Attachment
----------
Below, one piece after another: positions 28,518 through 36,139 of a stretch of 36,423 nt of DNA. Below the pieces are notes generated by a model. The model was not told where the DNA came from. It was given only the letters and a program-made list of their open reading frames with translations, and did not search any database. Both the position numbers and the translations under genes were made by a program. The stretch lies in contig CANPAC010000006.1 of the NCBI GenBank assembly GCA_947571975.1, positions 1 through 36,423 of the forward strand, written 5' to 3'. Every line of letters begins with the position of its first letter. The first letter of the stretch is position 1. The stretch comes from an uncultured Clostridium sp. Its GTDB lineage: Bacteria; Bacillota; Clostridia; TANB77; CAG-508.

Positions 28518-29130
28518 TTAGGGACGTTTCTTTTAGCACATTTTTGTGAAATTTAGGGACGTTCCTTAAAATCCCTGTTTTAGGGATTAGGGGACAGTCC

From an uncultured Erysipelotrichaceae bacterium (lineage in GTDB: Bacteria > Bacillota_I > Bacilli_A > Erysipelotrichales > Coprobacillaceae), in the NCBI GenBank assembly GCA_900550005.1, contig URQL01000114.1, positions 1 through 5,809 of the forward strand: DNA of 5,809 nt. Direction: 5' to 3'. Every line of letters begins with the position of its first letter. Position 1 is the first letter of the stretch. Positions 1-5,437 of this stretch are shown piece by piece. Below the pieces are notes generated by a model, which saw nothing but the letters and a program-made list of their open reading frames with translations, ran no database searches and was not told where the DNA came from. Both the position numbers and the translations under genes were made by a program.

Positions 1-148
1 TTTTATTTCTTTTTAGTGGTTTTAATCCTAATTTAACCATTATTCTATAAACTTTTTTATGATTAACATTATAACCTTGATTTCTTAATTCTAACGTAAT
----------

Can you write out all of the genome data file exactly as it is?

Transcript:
Below, one piece after another: positions 28,518 through 36,139 of a stretch of 36,423 nt of DNA. Below the pieces are notes generated by a model. The model was not told where the DNA came from. It was given only the letters and a program-made list of their open reading frames with translations, and did not search any database. Both the position numbers and the translations under genes were made by a program. The stretch lies in contig CANPAC010000006.1 of the NCBI GenBank assembly GCA_947571975.1, positions 1 through 36,423 of the forward strand, written 5' to 3'. Every line of letters begins with the position of its first letter. The first letter of the stretch is position 1. The stretch comes from an uncultured Clostridium sp. Its GTDB lineage: Bacteria; Bacillota; Clostridia; TANB77; CAG-508.

Positions 28518-29130
28518 TTAGGGACGTTTCTTTTAGCACATTTTTGTGAAATTTAGGGACGTTCCTTAAAATCCCTGTTTTAGGGATTAGGGGACAGTCC

From an uncultured Erysipelotrichaceae bacterium (lineage in GTDB: Bacteria > Bacillota_I > Bacilli_A > Erysipelotrichales > Coprobacillaceae), in the NCBI GenBank assembly GCA_900550005.1, contig URQL01000114.1, positions 1 through 5,809 of the forward strand: DNA of 5,809 nt. Direction: 5' to 3'. Every line of letters begins with the position of its first letter. Position 1 is the first letter of the stretch. Positions 1-5,437 of this stretch are shown piece by piece. Below the pieces are notes generated by a model, which saw nothing but the letters and a program-made list of their open reading frames with translations, ran no database searches and was not told where the DNA came from. Both the position numbers and the translations under genes were made by a program.

Positions 1-148
1 TTTTATTTCTTTTTAGTGGTTTTAATCCTAATTTAACCATTATTCTATAAACTTTTTTATGATTAACATTATAACCTTGATTTCTTAATTCTAACGTAAT